ScienceScope

Science  09 Mar 2001:
Vol. 291, Issue 5510, pp. 1875
  1. Can-Do Genome

    Canadian genomics research kicked into a higher gear last week as the federal government increased its contribution to a national genomics initiative by $95 million, to $202 million. “Genomics promises tremendous quality-of-life benefits for all Canadians, especially in health, and will be a key economic engine in the 21st century,” said Industry Minister Brian Tobin in a news briefing.

    The contribution will bring Genome Canada closer to its target of $400 million (Science, 10 March 2000, p. 1732). The program has already collected $160 million from the provinces and the private sector, with the rest expected over the coming year. The governing board is reviewing 31 projects that have survived an initial review and hopes to announce the winners after its next meeting on 23 March.

    The additional funds should make more scientists happy, says chief executive officer Martin Godbout. He says it will also help Canada keep up “not just in sequencing, but the next step, which is functional genomics.”

  2. Training Tumult

    The National Institutes of Health (NIH) is about to propose new guidelines on training graduate students and postdocs that it hopes will defuse growing criticism of current policies. Last August, a National Academy of Sciences panel recommended that NIH fund more young researchers through general training grants, and fewer through research grants to specific investigators, as a way to improve the quality of their education without increasing the competition for jobs (Science, 8 September 2000, p. 1667). Last week, some of the same issues were debated as the academy held a daylong symposium to promote a September report that fingered NIH's current training stipends as contributing to the economic plight of postdocs.

    NIH officials say the new guidelines, the product of a lively 6-month debate on the Bethesda, Maryland, campus, aim to balance the educational needs of students and the research requirements of investigators. But the issue of raising salaries is complex, says Marvin Cassman, director of the National Institute of General Medical Sciences, who was under fire at last week's symposium from both angry postdocs and harried administrators. Any boost in stipends, he noted, would lower the number of students and postdocs NIH could support, unless Congress or administrators substantially increase the agency's training budget.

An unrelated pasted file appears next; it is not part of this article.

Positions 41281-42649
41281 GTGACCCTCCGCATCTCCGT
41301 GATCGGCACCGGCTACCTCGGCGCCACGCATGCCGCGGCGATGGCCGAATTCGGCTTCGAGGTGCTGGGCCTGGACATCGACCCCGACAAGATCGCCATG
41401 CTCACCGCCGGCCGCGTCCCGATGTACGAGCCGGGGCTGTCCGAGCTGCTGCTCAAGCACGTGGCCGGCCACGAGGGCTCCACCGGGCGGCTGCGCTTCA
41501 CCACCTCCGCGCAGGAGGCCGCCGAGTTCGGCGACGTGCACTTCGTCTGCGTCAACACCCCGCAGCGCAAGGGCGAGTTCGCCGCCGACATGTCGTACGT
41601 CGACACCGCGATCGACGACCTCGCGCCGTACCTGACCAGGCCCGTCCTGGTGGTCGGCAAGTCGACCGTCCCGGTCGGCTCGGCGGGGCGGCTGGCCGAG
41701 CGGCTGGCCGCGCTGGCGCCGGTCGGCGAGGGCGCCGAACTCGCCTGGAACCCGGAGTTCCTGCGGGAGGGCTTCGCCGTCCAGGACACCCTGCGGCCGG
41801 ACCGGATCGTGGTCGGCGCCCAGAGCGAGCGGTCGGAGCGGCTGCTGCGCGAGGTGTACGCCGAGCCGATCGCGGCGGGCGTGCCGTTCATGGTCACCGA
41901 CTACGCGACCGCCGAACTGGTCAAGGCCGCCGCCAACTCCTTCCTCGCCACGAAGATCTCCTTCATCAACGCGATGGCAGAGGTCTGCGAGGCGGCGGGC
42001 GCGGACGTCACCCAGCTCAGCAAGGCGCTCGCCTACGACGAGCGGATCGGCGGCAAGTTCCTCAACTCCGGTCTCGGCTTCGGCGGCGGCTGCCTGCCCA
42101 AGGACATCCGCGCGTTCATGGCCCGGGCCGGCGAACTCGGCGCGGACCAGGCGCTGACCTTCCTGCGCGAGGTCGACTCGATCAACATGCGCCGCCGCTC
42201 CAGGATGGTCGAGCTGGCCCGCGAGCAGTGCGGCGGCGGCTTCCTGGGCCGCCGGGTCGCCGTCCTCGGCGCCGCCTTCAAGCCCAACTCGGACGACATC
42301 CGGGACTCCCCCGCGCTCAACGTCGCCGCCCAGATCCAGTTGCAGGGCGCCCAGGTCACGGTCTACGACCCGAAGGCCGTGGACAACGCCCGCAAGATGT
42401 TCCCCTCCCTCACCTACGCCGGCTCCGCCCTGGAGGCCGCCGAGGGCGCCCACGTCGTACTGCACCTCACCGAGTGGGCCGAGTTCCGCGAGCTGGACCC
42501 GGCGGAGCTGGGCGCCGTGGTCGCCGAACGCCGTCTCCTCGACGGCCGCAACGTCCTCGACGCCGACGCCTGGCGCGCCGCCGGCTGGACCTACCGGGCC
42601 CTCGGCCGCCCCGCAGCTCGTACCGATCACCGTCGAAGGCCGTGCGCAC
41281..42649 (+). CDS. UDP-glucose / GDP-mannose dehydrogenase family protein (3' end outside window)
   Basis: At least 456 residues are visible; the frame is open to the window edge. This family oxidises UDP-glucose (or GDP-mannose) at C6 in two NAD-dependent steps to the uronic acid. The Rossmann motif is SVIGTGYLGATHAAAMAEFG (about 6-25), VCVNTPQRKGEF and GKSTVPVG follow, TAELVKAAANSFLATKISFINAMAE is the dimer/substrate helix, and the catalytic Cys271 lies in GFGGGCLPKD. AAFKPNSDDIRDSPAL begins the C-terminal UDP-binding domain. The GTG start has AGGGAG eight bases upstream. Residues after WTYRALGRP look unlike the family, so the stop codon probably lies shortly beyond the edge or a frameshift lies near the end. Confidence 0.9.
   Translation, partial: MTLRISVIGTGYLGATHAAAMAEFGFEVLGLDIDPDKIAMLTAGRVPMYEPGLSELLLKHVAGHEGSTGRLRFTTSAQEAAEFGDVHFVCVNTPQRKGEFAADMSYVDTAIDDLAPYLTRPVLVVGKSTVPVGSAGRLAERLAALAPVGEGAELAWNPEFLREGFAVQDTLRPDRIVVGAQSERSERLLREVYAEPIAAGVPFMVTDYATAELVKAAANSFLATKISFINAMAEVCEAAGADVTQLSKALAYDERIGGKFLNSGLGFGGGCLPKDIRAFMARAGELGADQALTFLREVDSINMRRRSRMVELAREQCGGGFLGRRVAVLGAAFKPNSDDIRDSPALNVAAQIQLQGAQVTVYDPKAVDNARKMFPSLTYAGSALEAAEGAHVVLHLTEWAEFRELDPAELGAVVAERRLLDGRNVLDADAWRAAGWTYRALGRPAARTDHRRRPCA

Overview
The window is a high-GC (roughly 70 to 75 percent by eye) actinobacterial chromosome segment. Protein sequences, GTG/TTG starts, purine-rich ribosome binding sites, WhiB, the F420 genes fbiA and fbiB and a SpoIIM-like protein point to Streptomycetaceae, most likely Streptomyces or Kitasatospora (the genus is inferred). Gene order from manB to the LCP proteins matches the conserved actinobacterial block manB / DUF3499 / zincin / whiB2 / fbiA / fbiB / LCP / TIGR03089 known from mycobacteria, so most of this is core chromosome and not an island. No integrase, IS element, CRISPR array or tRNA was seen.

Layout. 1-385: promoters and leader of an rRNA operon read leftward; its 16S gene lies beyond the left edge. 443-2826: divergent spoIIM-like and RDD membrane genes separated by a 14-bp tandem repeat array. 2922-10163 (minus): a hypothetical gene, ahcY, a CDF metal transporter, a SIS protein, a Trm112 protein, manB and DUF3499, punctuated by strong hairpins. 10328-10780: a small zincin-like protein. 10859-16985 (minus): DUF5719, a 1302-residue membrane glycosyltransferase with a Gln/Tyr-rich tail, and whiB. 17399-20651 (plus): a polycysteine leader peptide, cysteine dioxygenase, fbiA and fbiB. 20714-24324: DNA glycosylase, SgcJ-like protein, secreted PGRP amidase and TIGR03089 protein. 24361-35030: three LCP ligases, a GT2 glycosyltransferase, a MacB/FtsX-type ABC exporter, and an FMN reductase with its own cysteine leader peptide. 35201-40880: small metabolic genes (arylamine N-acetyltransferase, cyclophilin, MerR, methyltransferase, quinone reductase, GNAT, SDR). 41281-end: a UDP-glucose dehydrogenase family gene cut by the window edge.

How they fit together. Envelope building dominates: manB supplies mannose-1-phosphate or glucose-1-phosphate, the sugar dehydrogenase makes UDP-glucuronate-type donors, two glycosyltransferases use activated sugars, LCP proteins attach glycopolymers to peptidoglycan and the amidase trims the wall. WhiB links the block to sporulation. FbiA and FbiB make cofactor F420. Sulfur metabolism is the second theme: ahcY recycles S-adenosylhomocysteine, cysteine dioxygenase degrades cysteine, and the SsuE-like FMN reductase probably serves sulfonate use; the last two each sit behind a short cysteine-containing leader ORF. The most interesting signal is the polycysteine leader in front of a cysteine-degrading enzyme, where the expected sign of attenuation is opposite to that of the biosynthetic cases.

3. Stem Cell Limbo

    Those hoping for clear signals about the status of U.S. government funding for human embryonic stem cell research were disappointed last week. Secretary of Health and Human Services (HHS) Tommy Thompson (below) told reporters and National Institutes of Health (NIH) staff gathered for a 1 March budget briefing that the legal questions surrounding the cells are still “a little murky, because Congress has passed a law” that forbids NIH from funding work that harms or destroys an embryo.

    CREDIT: U.S. DEPARTMENT OF HEALTH AND HUMAN SERVICES

    In 1999, an HHS lawyer reasoned that work could go forward because embryonic stem cells—valued because they can be coaxed to grow into a variety of cell types—are not themselves embryos. But that opinion “has been questioned by other lawyers,” Thompson said, and the department is reviewing the matter. If the Administration decides it is legal to go ahead, the review won't hold up funds, he vowed. The next deadline for researchers to submit proposals for stem cell work is 15 March, but ethics and science reviews mean scientists won't receive awards before June, said NIH acting director Ruth Kirschstein.

    Meanwhile, lobbying on the volatile issue continues. The American Association for the Advancement of Science (Science's publisher) this week sent Thompson a letter urging him to let stem cell funding proceed.

  4. Russelling Up Staff

    The Bush White House has made its first science-related job appointment. It's Richard Russell, a former House Science Committee senior staffer, who this week took up residence as the White House Office of Science and Technology Policy's (OSTP's) chief of staff.

    Russell spent 6 years on the Science Committee, where he handled an array of issues, and also helped with the Bush Administration's transition efforts at the Department of Commerce and the National Science Foundation. Before going to OSTP, rumors had him in the running for a senior Commerce post overseeing the National Oceanic and Atmospheric Administration.

    Russell's duties—and longevity—at OSTP are unclear. Researchers are still anxiously waiting for the White House to name a new science adviser, who also heads the office and could bring in his own team.

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